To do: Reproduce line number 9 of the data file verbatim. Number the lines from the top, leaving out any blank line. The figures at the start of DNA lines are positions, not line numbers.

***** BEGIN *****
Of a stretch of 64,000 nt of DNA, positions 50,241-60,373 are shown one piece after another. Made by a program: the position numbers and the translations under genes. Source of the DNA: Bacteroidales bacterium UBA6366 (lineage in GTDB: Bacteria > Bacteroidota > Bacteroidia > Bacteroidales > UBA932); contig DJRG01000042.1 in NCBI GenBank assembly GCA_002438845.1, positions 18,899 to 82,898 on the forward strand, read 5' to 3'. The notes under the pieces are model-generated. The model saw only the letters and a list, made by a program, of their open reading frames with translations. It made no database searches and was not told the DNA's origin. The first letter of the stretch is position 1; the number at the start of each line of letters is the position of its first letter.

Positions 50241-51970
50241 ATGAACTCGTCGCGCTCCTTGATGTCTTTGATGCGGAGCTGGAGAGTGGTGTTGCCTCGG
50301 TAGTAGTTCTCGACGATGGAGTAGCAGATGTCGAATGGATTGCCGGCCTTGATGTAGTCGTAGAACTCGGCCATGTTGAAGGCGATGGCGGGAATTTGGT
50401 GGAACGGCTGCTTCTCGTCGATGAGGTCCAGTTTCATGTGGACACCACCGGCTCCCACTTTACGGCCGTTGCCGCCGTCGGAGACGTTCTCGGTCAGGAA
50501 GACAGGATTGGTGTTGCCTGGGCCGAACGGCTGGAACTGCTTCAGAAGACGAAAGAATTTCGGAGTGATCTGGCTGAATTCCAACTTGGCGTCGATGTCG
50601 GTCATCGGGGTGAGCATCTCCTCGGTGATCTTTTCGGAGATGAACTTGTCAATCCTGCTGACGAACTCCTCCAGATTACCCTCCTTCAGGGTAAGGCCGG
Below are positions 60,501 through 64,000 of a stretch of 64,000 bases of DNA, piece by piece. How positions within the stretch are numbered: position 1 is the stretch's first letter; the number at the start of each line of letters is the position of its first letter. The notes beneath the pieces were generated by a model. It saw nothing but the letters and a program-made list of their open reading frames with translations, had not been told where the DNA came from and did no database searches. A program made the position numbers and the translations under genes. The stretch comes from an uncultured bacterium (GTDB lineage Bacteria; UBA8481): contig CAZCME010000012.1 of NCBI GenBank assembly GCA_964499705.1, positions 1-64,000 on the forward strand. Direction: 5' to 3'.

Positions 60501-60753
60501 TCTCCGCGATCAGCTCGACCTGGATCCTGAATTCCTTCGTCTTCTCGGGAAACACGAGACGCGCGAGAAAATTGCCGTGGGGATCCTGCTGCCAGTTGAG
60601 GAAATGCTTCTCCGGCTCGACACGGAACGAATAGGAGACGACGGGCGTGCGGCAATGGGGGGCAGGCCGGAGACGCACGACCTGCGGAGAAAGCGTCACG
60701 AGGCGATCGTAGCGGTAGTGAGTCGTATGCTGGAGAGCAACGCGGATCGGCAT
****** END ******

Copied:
Positions 60501-60753